10k: The Thriftiest Buick: 1959 Buick LeSabre Survivor
The LeSabre name first appeared on a 1950 GM concept car, designed by Harley Earl, and credited for introducing revolutionary aerospace design elements such as wrap around windows and tailfins to the automotive universe. The LeSabre name was not used on a Buick model until 1959 and it was a rebranding of the Buick Special, a low-end full sized car (remember that before 1961 Buick had offered nothing but full-sized cars). Today a ’59 LeSabre looks pretty nice, but it is the absolute entry level model/equipment for a ’59 Buick. Still a cool cruiser but its not very representative of the Buick level of luxury, even Buick referred to it as “the Thriftiest Buick” instead of using the word “Cheapest”. Find this 1959 Buick LeSabre Survivor currently bidding for $9,851 on ebay, located in Portland, OR with a few hours to go.
1959 (Soviet launch of Luna-1 & 2 moon probes, Alaska & Hawaii become 49th & 50th states, Castro takes Havana, the Barbie doll debuts) was the first year for the “new” model designations within the Buick stable (Special, Century & Roadmaster became LeSabre, Invicta & Electra respectively) and while the body is dramatically different from the ’58s it carries over elements of the big chrome toothy grille. The diagonally angled headlights are ’59 only and the
rear fins are far more ‘wing-like’ pointed and extend out
more dramatically than the ’60’s which were toned down a little.
Power is provided by 364 cubic inch Nailhead V8 rated at 250 SAE gross horsepower from the factory and mated to a 2-speed dynaflow automatic transmission. No power brakes or power steering on this car, but you can see the big finned front 12 inch aluminum brakes drums that Buick was known for and that hot rodders drooled over. Sharp eyes will notice that vacuum lines are not hooked up to the heater doors so they will not work unless/until fixed and the speedometer cable and starter solenoid are new (if not the entire starter). It is curious that the engine appears to have been repainted.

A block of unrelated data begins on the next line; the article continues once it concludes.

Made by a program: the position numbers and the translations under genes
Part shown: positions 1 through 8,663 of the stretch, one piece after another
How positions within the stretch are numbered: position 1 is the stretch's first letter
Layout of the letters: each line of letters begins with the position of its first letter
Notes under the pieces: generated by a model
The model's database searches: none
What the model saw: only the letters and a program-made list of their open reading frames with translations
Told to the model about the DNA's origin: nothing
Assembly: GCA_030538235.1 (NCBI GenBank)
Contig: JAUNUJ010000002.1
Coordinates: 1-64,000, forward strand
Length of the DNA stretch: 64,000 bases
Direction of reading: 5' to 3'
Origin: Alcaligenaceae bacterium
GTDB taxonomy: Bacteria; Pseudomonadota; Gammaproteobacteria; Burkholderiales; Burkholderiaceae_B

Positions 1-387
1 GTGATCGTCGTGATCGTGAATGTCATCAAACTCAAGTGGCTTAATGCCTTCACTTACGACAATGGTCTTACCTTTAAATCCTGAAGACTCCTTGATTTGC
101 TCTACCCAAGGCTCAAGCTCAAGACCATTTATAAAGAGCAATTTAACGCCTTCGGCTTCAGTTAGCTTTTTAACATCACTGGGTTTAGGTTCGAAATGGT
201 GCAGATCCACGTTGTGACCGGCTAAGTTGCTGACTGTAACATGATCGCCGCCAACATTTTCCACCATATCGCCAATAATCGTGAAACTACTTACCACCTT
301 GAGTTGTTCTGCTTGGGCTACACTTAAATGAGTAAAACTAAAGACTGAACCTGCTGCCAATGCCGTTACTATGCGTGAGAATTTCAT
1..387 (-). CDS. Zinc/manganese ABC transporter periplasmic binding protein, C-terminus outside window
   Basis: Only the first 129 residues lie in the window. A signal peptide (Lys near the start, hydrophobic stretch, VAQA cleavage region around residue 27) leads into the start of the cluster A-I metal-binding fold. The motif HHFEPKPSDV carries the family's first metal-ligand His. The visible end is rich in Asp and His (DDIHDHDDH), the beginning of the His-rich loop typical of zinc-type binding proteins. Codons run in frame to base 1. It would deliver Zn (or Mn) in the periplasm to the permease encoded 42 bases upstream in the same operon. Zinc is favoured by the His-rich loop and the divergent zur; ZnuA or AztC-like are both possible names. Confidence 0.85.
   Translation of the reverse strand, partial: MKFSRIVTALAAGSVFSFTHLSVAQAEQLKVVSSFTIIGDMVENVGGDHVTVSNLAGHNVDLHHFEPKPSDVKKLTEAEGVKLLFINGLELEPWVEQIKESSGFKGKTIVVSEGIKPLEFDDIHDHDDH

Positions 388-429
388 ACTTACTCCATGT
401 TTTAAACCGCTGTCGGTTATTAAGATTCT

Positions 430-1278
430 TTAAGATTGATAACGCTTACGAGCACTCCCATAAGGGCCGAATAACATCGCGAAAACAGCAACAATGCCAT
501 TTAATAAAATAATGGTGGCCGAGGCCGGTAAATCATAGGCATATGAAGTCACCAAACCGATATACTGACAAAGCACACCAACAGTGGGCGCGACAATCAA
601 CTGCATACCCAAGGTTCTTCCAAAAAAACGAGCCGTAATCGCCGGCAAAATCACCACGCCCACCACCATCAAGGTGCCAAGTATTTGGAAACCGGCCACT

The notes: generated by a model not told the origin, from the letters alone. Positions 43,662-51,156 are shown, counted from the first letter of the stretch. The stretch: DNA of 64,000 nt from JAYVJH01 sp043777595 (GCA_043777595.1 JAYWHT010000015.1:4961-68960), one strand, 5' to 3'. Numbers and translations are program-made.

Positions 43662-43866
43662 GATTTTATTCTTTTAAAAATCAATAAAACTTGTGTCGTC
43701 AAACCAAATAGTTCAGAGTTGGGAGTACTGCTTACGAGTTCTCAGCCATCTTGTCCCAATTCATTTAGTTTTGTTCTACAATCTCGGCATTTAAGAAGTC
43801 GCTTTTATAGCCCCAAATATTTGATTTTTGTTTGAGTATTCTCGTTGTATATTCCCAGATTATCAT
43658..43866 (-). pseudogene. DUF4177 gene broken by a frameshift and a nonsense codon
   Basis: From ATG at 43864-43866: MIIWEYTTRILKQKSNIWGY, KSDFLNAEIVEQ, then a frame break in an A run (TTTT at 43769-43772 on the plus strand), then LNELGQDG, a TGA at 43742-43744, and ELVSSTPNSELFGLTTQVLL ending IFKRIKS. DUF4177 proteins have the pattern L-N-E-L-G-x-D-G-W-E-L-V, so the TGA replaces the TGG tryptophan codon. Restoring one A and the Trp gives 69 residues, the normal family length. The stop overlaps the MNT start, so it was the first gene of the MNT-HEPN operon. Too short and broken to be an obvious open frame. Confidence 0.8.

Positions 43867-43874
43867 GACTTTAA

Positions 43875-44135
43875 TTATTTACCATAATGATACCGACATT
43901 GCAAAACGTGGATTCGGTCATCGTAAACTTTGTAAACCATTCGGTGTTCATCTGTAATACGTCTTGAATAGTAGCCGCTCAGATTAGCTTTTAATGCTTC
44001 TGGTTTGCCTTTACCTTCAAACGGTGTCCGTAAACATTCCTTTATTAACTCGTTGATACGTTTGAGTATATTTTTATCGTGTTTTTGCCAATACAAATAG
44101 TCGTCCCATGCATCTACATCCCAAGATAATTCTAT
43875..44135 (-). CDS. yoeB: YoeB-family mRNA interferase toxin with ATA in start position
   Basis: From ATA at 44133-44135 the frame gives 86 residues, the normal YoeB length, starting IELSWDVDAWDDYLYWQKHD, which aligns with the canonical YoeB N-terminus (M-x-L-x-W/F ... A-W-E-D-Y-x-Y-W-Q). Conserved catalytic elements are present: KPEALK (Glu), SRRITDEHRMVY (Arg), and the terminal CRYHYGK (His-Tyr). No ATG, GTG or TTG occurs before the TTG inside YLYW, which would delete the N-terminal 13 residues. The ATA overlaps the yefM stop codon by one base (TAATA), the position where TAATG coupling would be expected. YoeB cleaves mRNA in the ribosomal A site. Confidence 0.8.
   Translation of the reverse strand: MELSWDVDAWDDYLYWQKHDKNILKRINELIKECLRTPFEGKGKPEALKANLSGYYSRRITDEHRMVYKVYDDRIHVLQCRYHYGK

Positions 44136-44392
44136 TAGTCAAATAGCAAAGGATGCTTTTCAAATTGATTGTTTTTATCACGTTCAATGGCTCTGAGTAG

The dash on the ’59 is unique to that year model. Very wild looking gauges that evoke something like a radar-sweep or an extension of the Buick bombsights that were on the front fenders of the ’58s. The ribbon speedo is carried forward from earlier Buicks and this was the last year for it. Look at the pod on the left of center on the steering column and you’ll see the vent selectors that matched up with two slide controls mounted on the left radius of that bezel. Buick nuts will know that the shift indicator is vertical for this year only and the next year they went to the wild reflection of the gauges which used a mirror to look down at a reverse image of the gauges so that the dash could be tipped up to line up with the driver’s line of sight.
See another reasonably priced 4-door sedan with zero equipment and needs a repaint?
Love the Survivor icon! In fact, this Buick even looks a bit like a roach, from some angles. But it is a great reminder of the automotive excesses of that era.
Did anyone else notice the now-non-standard position of "Reverse" in the shift quadrant (PNDLR)? This car was very slightly before I became car-aware, so I did not realize that the shift order has not always as it is today.
Yah- that didn't become standardized until 1968, when the first changes to the FMVSS (issued in '66) happened. The feds were worried that drivers would become confused and mistake 'R' for 'Race' when it was placed somewhere else on the quadrant.
Good lord this is everything I want in a car. Unfortunately I have no where to put it at the moment.
Judge Reinhold's car in "FAST TIMES @ RIDGEMONT HIGH "
Right color and generation, but his was a 1960 4dr hardtop which has much more rounded rear fins and a totally different grille.
Funny story about one of these. I worked at a restoration shop in North Hollywood waaaaayyyyyy back when, and one of these were on the list. What had happened was the owner wanted an Electra 225, and so, one was bought for restoration. We thought. Turns out the buyer was a complete idiot, and the car was a LeSabre. From Ohio. With all the salt, rust, shabby appearance, and none of the options requested. A year later, and the lead chosen to do the resto is busy under the car unbolting the body from the chassis. He's moving along, knocking bolts out, and throughout the shop we hear this curious 'thud'. The chassis was so badly rusted that he actually knocked a large hole into it and the floorpan. It was at that point we closed the book on that car, and simply wrote it off.